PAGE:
Participatory groundwater management at village level in India – empowering communities with science for effective decision making
MetadataShow full item record
Jadeja, Y.; Maheshwari, B.; Packham, R.; Hakimuddin; Purohit, R.; Thaker, B.; Goradiya, V.; Oza, S.; Dave, S.; Soni, P.; Dashora, Y.; Dashora, R.; Shah, Tushaar; Gorsiya, J.; Katara, P.; Ward, J.; Kookana, R.; Dillon, P.; Prathapar, Sanmugam; Chinnasamy, Pennan; Varua, M. 2015. Participatory groundwater management at village level in India – empowering communities with science for effective decision making. Paper Presented at the Australian Groundwater Conference 2015, Canberra, Australia, 3-5 November 2015. 20p.
Permanent link to this item: http://hdl.handle.net/10568/75765
Internet URL: https://vlibrary.iwmi.org/pdf/H047332.pdf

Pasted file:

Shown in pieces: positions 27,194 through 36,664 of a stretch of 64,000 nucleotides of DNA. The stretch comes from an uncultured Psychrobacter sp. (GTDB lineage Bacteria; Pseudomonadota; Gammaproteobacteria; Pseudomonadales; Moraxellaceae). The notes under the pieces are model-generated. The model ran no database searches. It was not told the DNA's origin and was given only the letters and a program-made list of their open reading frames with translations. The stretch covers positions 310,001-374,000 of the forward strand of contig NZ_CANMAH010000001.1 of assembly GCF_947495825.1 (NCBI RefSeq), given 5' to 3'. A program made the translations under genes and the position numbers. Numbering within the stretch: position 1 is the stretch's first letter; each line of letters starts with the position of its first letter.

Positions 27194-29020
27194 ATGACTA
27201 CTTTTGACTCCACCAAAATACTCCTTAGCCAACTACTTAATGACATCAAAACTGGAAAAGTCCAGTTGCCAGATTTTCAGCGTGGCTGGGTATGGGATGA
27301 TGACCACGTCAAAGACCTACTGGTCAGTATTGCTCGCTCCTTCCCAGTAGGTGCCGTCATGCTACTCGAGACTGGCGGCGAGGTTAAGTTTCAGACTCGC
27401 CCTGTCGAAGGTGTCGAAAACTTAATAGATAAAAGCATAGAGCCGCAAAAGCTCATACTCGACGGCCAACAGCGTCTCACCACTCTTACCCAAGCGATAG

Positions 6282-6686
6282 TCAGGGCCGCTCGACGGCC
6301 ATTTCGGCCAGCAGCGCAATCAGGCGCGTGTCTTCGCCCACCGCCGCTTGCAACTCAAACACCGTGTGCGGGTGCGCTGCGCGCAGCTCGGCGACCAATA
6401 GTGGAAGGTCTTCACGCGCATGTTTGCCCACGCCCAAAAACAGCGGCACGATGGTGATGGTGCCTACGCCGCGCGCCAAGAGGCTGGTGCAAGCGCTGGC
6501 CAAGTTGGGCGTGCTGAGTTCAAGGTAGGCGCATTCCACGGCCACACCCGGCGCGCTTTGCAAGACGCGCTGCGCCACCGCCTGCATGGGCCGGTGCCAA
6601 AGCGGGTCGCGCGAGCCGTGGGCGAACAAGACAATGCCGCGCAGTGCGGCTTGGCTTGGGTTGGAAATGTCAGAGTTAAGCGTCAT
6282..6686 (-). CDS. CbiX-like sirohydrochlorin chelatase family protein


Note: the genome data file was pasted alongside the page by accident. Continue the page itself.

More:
There are many reasons behind the worsening groundwater situation that have led to a scarcity of quality water supply for sustaining lives and livelihoods in India, as well as in other parts of the world. The lack of a proper scientific understanding of this situation by the various stakeholders has been identified as one of the important gaps in the sustainable management of groundwater. This paper shares experiences from Gujarat and Rajasthan in western India where scientists, NGOs, government agencies and village leaders have worked together to explore strategies for sustainable groundwater management. The study involved a total of eleven villages in Gujarat and Rajasthan, India. The study’s main aim was to educate these communities through an intensive capacity building of (mainly) rural youth, called Bhujal Jaankars (BJs), a Hindi word meaning ‘groundwater informed’. The BJs were trained in their local settings through relevant theory and practical exercises, so that they could perform a geo-hydrological evaluation of their area, monitor groundwater and share their findings and experiences with their village community. The BJs went through a training program of a series of sessions totalling 45-days that covered mapping, land and water resource analysis, geo-hydrology, and water balance analysis, and finally groundwater management strategies. This approach has highlighted important learning that can be replicated in other parts of the two states and beyond. There are now 35 trained BJs who regularly monitor groundwater and rainfall in the two study watersheds, and provide data to both scientific and their own rural communities. This study has demonstrated that BJ capacity building has helped to provide a scientific basis for village level groundwater dialogue. This is now leading the communities and other stakeholders to improve their decision making regarding groundwater use, crop selection, agronomy, recharge strategies and other aspects of sustainable groundwater management. Although the BJ program has been successful and BJs can act as a valuable interface between local communities and other stakeholders, there still exists some challenges to the BJ programme, such as the need for mechanisms and funding sources that will sustain the BJs over the longer term; wider acceptance of BJs among scientific communities and policy makers; and the acceptance of the role and involvements of BJs in natural resources management programs of the State and Central governments in India.